FACE DOWN IN THE DITCH mixture of physical strength and emotional drive. Hanging on the rope, baking on the east-facing wall, I lost both. It’s a good thing we had taken Lee along, if for no better reason than to show how easy those burly 5.11 pitches, one after another, can look. Oh, yeah, I don’t think I fit through the Harding Slot either. Lee took over the sharp end, I swallowed my pride, and we finished the route with daylight to spare. We descended the North Dome Gully without incident, and were back in the valley floor by nightfall. We dropped Evan off to order pizzas while Lee and I went to pick up Linda, Lee’s wife. We were gone no more than thirty minutes. Evan had two pieces left of his two topping large by the time we returned. I fell asleep that night face down in the Ditch with a big portion of humble pie. We rested again the next day, though this time my Valley wanderings were a little hazier from exhaustion and infused with a bit more longing for success. Evan left the next day to visit friends in San Francisco. While hanging around with Madaleine, we figured that we both had something of a score to settle. I could sense hesitation, in both of us, but for different reasons, I imagine. But we had faith in our long partnership and wanted to give such a magnificent climb the best of our efforts. Once again, we woke up in darkness and made the hike to the base. We tried to get to the hard climbing before it was in full sun, but we didn’t quite make it. Madaleine sent the Boulder Problem. I came desperately close to the final hand jam on the Enduro Corner before falling onto a .75 Camalot with burning toes, sweat in the eyes, and a complete pump (I can’t help but give the heat a bit of the blame). We both fell off the Harding Slot. The reward was that we both were feeling good enough to enjoy the Changing Corners pitch, a full rope length of face climbing and all sizes of cracks – probably the single best pitch of rock climbing I’ve ever been a part of. I led the last pitch, a pretty serious 5.10+ face climbing affair with poor rock and copperheads for protection. Mad and I scrambled to the top in the late sun. While it wasn’t a “perfect” ascent, we had done it in good style. We made the hike down the gully by dark. She and I have climbed a lot of routes together, from brilliant sandstone towers to desperate survival climbs in the Black Canyon. Astroman was different. This time it had been more about facing demons, embracing failure as part of the experience, and rectifying our dreams and goals. I wasn’t quite so tired the next day. Mad took me on the dirt bag tour of Yosemite – free coffee at the Ahwahnee, scrounging at the cafeteria. I felt a little freer to embrace the experience of Yosemite. Astroman and all that I had built it up to mean had forced me to reorient again how I approach rock climbing. “Sending” was less important than just climbing with close friends and being part of the community that climbing creates. Evan returned that afternoon. The next day we climbed a long route on Lower Cathedral Rock. Beggar’s Buttress (IV 5.11c) is a few pitches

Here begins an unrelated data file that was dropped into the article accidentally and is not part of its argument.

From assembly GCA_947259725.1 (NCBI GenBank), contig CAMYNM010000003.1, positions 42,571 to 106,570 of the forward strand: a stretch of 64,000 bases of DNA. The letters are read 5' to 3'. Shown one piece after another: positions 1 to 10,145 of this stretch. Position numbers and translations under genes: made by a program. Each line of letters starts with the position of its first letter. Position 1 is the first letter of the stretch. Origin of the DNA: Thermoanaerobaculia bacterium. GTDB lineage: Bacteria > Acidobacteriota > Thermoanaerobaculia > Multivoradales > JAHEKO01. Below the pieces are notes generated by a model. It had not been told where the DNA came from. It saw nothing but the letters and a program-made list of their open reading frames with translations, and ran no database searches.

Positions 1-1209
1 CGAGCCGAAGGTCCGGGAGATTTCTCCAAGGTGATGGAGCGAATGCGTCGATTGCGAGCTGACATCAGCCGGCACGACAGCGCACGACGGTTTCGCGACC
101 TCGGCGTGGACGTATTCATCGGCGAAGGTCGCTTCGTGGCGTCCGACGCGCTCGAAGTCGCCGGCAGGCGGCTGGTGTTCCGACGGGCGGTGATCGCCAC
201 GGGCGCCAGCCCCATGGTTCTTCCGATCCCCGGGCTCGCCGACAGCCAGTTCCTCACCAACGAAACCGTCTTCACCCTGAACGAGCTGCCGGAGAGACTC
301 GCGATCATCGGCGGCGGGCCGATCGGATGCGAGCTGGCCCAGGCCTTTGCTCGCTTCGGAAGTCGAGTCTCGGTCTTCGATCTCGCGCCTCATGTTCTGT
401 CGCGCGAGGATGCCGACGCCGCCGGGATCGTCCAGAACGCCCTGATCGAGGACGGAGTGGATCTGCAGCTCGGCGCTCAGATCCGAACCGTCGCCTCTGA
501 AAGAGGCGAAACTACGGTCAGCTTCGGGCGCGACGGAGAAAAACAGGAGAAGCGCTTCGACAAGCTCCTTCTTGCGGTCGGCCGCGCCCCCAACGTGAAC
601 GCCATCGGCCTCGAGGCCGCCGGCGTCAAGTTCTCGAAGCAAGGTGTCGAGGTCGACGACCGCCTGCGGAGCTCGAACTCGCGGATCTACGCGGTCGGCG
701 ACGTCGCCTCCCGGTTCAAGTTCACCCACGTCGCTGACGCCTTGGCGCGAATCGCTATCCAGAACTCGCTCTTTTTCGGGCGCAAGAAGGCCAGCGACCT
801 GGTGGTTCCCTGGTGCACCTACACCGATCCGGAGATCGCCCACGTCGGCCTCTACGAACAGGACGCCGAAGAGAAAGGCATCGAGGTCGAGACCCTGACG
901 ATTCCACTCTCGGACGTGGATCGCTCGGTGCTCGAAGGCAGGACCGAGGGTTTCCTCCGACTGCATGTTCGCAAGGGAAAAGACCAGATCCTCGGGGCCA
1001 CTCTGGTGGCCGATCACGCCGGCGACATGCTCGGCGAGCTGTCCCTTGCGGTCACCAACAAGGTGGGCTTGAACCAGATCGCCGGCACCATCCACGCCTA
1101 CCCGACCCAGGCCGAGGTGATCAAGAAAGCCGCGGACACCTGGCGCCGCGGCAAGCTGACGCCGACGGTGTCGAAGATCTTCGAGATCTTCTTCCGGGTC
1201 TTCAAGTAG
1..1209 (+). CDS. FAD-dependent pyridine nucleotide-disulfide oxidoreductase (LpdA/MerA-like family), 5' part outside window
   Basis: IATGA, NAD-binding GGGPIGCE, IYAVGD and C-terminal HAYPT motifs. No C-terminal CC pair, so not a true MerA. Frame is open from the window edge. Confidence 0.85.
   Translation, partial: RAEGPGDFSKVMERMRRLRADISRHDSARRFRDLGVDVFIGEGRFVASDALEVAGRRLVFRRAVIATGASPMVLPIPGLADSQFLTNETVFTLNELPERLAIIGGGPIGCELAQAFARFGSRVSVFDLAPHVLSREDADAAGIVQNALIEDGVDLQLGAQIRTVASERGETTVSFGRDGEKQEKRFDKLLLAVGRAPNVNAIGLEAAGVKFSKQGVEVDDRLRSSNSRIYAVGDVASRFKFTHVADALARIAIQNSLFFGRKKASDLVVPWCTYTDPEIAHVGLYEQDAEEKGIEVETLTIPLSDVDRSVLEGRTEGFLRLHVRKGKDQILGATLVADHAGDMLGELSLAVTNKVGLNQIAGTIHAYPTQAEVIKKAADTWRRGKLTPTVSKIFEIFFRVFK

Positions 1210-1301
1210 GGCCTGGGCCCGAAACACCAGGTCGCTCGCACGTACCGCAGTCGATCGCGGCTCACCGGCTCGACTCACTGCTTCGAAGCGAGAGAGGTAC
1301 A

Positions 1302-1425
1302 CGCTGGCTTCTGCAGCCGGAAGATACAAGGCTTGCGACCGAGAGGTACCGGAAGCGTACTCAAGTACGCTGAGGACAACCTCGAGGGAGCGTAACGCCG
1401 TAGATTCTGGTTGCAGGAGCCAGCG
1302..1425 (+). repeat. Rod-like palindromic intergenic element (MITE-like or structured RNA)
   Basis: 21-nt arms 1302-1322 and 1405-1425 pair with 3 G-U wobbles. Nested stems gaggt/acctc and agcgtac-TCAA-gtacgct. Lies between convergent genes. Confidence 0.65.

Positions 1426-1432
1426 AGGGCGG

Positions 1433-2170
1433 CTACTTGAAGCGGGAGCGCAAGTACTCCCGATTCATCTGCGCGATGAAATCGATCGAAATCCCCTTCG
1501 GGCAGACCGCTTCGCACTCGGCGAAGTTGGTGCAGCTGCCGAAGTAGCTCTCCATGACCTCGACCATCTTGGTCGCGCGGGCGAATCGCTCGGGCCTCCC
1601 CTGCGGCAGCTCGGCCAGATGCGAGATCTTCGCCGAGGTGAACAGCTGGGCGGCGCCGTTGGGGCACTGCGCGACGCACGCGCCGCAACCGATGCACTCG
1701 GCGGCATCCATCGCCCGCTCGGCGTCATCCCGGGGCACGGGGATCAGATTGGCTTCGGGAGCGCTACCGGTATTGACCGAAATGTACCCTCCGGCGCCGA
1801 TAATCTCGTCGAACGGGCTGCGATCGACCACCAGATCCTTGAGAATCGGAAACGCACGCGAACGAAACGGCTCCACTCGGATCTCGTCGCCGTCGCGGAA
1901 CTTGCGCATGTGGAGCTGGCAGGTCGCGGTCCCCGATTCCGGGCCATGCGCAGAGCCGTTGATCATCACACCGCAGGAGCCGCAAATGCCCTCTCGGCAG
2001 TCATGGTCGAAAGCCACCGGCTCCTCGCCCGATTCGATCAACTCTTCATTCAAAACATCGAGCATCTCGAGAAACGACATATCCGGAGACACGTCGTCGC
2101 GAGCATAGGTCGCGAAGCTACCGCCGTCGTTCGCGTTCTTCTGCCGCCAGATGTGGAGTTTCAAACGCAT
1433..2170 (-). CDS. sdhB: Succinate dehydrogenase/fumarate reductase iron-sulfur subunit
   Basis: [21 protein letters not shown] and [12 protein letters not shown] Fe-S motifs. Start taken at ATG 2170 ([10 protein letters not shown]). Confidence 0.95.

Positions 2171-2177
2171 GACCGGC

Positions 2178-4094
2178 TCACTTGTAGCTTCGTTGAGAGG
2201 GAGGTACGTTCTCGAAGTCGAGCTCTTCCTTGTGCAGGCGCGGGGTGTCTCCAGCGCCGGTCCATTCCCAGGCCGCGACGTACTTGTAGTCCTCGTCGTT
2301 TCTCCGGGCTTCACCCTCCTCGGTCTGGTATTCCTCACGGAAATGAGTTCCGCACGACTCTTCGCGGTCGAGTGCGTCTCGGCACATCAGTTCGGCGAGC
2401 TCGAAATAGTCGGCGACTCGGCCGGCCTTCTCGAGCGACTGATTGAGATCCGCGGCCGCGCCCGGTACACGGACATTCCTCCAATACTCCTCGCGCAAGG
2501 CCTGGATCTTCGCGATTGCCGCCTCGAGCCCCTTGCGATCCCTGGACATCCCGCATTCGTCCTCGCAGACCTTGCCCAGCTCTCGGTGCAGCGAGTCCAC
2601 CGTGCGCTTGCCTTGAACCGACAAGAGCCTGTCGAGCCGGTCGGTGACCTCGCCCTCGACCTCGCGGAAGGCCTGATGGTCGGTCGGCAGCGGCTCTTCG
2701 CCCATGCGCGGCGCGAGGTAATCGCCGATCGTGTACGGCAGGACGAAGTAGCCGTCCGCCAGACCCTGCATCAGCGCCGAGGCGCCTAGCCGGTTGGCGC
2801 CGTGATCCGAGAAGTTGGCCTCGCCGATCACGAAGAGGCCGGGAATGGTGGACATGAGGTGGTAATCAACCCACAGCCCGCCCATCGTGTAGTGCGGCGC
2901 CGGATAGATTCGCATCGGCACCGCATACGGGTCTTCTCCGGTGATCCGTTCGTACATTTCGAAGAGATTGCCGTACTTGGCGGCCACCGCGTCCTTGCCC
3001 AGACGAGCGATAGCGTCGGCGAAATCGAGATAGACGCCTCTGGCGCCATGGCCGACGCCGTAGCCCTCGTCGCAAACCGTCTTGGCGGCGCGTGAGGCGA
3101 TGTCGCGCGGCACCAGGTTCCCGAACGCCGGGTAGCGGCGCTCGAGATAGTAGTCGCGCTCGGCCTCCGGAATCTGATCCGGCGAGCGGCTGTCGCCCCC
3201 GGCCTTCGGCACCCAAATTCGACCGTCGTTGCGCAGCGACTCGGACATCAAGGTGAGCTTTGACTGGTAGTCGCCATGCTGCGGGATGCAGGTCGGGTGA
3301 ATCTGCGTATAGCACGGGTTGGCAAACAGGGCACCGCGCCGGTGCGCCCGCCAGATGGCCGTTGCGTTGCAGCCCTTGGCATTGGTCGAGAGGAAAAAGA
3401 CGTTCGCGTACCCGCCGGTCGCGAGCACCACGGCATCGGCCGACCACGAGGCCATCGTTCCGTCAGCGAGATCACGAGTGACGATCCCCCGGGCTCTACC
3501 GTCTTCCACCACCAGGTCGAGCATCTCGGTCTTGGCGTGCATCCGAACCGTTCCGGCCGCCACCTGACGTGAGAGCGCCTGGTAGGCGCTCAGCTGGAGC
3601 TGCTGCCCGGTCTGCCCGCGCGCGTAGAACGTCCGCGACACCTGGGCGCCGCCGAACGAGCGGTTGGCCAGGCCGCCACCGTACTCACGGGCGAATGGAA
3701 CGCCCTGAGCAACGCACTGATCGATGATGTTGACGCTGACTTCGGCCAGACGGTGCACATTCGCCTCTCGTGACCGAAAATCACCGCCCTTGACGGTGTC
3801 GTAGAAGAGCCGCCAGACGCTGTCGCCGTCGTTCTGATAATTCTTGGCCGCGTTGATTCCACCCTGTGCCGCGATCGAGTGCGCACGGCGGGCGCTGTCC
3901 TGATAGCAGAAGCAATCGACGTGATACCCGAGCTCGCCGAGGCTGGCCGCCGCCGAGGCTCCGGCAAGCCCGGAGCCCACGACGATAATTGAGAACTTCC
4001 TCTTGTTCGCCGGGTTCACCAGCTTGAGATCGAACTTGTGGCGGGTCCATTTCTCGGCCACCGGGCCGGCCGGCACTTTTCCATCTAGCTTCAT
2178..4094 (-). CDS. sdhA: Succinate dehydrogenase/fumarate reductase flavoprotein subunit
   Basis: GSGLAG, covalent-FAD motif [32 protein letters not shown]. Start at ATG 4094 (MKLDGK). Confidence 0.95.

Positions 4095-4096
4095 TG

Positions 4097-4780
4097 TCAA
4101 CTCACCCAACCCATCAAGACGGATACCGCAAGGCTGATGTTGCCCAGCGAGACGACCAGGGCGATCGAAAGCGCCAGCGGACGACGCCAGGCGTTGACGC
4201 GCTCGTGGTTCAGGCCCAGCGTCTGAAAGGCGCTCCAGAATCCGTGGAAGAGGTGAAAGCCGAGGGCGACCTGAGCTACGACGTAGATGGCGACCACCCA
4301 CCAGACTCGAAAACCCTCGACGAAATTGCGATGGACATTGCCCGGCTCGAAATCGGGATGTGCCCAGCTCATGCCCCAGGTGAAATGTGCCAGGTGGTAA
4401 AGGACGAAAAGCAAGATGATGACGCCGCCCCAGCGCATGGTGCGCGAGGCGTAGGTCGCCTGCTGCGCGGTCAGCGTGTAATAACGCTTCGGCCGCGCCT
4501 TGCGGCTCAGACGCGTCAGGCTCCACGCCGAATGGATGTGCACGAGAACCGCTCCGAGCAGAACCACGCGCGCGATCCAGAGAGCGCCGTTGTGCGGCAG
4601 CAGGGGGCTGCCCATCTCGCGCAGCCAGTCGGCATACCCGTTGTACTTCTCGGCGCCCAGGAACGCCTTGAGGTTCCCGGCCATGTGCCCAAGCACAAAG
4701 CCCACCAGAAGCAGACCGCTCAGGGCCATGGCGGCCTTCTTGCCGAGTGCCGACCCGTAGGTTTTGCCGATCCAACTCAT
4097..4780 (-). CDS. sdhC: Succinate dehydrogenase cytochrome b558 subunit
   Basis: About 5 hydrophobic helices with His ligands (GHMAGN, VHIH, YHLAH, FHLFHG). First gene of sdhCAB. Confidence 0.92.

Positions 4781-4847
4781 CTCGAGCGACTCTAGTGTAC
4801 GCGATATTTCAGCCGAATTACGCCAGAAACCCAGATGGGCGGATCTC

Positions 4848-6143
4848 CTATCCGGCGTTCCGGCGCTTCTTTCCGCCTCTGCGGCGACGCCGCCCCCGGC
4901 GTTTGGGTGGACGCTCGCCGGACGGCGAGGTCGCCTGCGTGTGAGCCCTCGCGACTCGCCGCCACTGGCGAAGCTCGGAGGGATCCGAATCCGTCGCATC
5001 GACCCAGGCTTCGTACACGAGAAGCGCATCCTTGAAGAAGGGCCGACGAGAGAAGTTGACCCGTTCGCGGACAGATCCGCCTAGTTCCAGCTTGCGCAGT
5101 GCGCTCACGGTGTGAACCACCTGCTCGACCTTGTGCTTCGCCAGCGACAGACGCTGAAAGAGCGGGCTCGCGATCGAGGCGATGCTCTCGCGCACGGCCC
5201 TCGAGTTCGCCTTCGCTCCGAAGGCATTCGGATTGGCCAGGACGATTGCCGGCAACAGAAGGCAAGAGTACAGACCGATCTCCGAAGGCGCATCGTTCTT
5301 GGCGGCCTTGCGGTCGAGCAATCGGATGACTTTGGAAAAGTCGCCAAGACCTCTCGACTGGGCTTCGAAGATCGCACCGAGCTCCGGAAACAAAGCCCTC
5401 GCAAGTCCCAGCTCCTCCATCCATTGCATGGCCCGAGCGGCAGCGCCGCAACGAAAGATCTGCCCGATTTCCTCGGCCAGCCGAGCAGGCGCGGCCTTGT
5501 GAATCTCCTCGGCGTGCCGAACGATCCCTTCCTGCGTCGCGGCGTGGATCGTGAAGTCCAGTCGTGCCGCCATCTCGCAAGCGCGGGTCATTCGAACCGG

FACE DOWN IN THE DITCH shorter and less sustained than Astroman but has a slighter higher adventure element and a harder crux pitch that comes at the end of the climb. Evan and I had a lot of success that day, each onsighting pitches that were hard for us. We climbed in good style and came down to celebrate. For the last few days of our trip, Evan, Mad, and I teamed up and decided that our time in the Ditch wouldn’t be complete without flogging ourselves on an ascent up El Cap. We started packing that morning; we jugged fixed lines to Heart Ledges in the dark that night. I learned to haul then, too. Really, I learned everything about bigwall climbing that day and the next two. We relied heavy on our free climbing ability (Evan was the only one of us with any knowledge of real aid climbing) and some sneaky French-free techniques to compensate for our lack of experience and knowledge of systems. The first day went well with lots of excellent climbing. On the second day, we got bogged down. For all three of us, those uncertainties, the exposure, the pressure to move quickly all beChris Barlow hauling. came heavier. Due to the cold refried beans of the last -Madaleine Sorkin night’s dinner, I was also experiencing the most violent, confidence-shattering gas I’ve ever had. There’s nothing less conducive to climbing 5.12 on pitch 23 of a bigwall than being afraid of pooping your pants every time you engage your core. There is also nothing more destructive to belay-stance camaraderie than having to pull out the Wag Bag. We were supposed to climb over the Headwall to pitch 32. We came up a little short. We spent our fourth night at the Block on top of pitch 26, cuddled against each other, our feet dangling over a boulder with another party of three sleeping on the higher end of the ledge. After sleeping little, we woke up to another perfect day and decided to rappel down. A friend of ours met us at the base with condolence beers. We packed up and hoofed it back to El Cap Meadow. We had dinner that night with a big group of Valley locals. Of our company, three had free climbed El Cap (one